Our research is editorially independent but we may earn a commission for purchases made through our links.
Any reputable day spa can provide you with a full menu of water therapies, mud baths, reflexology treatments, and aromatherapy sessions. But what if you could experience an even purer level of relaxation and rejuvenating in the pristine beauty of nature while you travel?
Before high-tech spa treatments became top tourist attractions around the world, wellness seekers flocked to natural hot springs to soothe to reap the benefits of traditional healing waters. Belief in the powers of thermal mineral waters dates back to prehistoric times, and there are thousands of amazing hot springs that still exist around the world. Although the composition of mineral waters varies greatly by geography and geology, many hot springs contain natural salts, sulfur compounds, iron, calcium, and magnesium.
Spending an hour or two in a thermal pool surrounded by natural beauty and fresh air is one of the best ways to relax, recharge, and experience a new destination. These are some of the most stunning natural hot springs around the world to soothe your mind, body, and soul.
YOU'RE ALL SET!
Look out for our newsletters in your inbox soon.
With 15 indoor baths and three outdoor pools, Hungary’s Szechenyi Bath is one of the largest and best bath spas in Europe and a top attraction in Budapest. Over a million bathers travel to Budapest to visit these baths because they are relaxing, romantic, affordable, and near lots of other attractions. If you’re looking to fully experience every aspect of an elite thermal spa, you can take advantage of on-site massage therapies, facial treatments, and steam cabins. If you want to learn a bit more about Hungarian bath traditions, book a quick 15-minute guided tour of Szechenyi Bath when before taking the plunge.
One of the most alluring hot springs destinations in Turkey is the Pamukkale Thermal Pools, which has been a popular bathing destination for thousands of years. Located in the city of Denizli in southwestern Turkey, Pamukkale (which literally translates to “cotton castle”) is made up of 17 hot springs with water saturated with calcium. Pamukkale recognized as a World Heritage Site, and you can visit the nearby Hierapolis Archaeology Museum to learn more about the region and view beautiful works of Bronze Age craft.
Surround yourself with awe-inspiring peaks and glacier panoramas as you take a dip in the Banff Upper Hot Springs, located inside this Canadian national park. These soothing waters remain at a consistent temperature of 98 degrees Fahrenheit and 104 degrees and are loaded with natural sodium, calcium, and magnesium. If you’re feeling adventurous, you can reach the hot springs after a steep 3.5-mile hike up Sulphur Mountain and check out the rustic bathhouse when you reach the top.
Kusatsu is one of Japan’s most popular hot springs and the one with the largest natural flow of hot spring water in the country. Kusatsu Onsen is a small mountain town, located northwest of Tokyo, which draws nearly three million tourists each year. You can enjoy the sulfurous, highly acidic waters in the town’s public bathhouses, Sainokawara Rotemburo, the Otakinoyu, and the Gozanoyu. Most of the bathhouses contain small, gender-separated pools that can only hold a few people each.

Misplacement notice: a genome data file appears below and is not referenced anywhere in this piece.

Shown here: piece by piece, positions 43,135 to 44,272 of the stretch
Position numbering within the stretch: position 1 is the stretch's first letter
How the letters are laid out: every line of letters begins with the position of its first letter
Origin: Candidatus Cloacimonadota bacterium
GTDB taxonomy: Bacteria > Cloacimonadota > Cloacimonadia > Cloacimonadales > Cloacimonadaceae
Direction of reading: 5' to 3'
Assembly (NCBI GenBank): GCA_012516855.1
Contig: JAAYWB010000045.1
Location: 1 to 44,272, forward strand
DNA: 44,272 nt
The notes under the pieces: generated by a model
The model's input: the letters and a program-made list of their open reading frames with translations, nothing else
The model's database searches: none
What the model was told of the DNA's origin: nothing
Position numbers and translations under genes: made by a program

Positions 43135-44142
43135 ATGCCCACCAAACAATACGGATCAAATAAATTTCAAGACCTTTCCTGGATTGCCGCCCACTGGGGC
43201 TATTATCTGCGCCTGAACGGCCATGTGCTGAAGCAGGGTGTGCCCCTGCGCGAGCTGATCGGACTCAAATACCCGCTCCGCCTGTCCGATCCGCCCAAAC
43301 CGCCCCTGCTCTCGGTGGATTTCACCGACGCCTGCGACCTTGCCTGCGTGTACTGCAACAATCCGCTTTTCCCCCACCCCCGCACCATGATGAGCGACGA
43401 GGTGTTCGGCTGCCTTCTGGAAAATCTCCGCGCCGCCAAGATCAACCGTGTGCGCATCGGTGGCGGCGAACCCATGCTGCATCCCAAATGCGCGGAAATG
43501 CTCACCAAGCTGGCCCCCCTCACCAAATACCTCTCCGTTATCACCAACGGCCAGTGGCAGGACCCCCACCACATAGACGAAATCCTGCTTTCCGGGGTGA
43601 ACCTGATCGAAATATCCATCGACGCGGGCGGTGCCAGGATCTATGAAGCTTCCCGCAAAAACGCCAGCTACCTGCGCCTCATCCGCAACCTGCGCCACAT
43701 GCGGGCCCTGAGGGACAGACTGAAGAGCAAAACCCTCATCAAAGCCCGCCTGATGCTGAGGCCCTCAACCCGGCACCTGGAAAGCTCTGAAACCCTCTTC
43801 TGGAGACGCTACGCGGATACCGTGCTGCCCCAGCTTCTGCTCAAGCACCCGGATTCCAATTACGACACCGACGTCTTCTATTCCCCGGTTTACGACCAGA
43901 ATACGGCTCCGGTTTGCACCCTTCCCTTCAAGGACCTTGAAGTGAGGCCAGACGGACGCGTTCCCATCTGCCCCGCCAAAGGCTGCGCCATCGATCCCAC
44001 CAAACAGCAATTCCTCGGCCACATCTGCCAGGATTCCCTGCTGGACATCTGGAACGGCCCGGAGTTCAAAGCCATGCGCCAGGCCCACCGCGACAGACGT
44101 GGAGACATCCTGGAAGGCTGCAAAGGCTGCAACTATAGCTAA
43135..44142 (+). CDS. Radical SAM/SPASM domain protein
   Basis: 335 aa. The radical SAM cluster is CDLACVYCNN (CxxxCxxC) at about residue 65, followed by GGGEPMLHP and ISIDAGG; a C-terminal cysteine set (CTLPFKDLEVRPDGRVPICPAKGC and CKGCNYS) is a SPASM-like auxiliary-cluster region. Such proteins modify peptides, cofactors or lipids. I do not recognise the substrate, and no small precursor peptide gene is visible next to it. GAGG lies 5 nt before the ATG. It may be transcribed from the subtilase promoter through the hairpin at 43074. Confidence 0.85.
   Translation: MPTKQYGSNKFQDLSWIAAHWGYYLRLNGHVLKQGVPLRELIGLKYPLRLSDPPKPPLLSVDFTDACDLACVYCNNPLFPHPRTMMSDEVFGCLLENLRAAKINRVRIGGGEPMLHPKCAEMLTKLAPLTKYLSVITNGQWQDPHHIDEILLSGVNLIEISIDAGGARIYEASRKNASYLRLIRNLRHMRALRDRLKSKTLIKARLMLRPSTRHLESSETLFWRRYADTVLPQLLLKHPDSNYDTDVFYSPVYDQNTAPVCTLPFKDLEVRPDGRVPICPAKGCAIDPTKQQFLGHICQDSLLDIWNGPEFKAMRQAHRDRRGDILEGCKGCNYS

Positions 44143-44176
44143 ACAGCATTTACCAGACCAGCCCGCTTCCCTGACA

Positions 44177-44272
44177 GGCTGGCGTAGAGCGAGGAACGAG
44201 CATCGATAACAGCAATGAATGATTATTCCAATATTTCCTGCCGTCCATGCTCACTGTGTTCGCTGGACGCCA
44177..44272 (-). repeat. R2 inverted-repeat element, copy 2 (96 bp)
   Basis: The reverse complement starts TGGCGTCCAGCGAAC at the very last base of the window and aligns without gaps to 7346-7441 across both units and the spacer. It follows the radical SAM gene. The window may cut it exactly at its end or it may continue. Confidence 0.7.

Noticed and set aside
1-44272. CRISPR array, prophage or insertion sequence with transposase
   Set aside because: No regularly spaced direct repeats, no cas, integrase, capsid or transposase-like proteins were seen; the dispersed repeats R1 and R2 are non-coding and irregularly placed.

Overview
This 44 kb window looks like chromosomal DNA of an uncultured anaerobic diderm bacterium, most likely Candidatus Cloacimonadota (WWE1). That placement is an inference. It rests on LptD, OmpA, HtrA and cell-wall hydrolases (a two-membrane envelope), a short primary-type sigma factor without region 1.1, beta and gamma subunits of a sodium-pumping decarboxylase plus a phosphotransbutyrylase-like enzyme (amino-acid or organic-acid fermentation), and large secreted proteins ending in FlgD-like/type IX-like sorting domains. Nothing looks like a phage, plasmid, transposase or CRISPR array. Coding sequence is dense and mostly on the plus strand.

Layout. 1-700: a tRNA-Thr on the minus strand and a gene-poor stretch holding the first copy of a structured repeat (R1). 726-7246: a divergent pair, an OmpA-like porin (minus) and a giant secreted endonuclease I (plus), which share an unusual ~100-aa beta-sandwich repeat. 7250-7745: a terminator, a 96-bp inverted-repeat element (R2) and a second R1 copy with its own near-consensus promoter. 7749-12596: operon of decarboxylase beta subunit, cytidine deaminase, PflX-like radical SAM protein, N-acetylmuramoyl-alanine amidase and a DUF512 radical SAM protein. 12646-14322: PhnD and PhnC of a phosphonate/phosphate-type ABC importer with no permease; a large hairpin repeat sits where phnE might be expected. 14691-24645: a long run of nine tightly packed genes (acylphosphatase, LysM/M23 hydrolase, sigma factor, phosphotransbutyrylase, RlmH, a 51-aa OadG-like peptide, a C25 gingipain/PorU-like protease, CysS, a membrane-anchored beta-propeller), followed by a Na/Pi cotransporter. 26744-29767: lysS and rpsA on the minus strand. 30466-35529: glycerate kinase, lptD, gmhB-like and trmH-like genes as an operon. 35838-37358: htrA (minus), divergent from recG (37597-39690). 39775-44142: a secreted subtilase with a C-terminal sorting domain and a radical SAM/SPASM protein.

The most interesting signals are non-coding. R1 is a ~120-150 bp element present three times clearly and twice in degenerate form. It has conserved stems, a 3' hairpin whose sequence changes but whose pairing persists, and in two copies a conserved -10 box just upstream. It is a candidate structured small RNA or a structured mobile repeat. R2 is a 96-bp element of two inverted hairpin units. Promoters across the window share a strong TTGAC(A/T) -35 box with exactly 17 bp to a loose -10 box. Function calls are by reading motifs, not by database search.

The U.S. National Park Service doesn’t exactly advertise the Boiling River as a public bathing area, but you’ll often find visitors parked along the road near the “45th Parallel of Latitude – Halfway Between Equator and the North Pole” sign at the Montana/Wyoming state line inside Yellowstone National Park. Follow the clouds of rising steam and walk about a half-mile upstream along the trail. Cold water from the Gardiner River and hot water from the Boiling River meet at this point and swirl around to create a wonderful temperature – even when snow still graces the mountaintops.
Blue Lagoon is an outdoor geothermal spa with steamy waters fed from a lava field in a fishing town along Iceland’s southwestern coast. Visitors travel to this exciting Iceland destination to soak in the mineral-rich waters, full of natural silica and sulfur, which are known to soothe a variety of skin conditions. After you’ve explored the country’s top natural wonders, unwind with a dip and slather yourself with silky mud at this year-round attraction.
Arenal used to be one of the most active volcanoes in the world, but today it’s one of the most popular tourist destinations in Costa Rica. This region is known for its luxurious resorts, but you can still visit the Arenal Hot Springs if you’re traveling on a budget. If you walk across the road from the famous Tabacón resort, you can hike down a gentle hill and access natural springs that are free and open to the public. Climb up on the larger rocks to access a big pool of volcano-heated spring water, but be mindful of slippery surfaces and varying temperatures.
What better way to end a day of wine tasting in southern Tuscany than by taking a dip in the Cascate del Mulino natural springs? These warm Italian waters stay at a comfortable 99.5-degrees throughout the year and contain minerals known to boost digestive, circulatory, and skin health. Popular since Roman times, these hot springs remain free and open to the public.
If you’re looking for a little workout with your relaxation, head to New Zealand’s Hot Water Beach, where you have to dig your own spot to soak. Before and after low tides, the hole you dig will fill with spring-fed water that contains plenty of natural minerals. Located south of the North Island’s Mercury Bay, this is a communal beach area that’s especially popular during the December-to-March summer months. Keep in mind that the waters can rush in at nearly 150°F; so many people bring buckets of cold seawater to help regulate the temperature.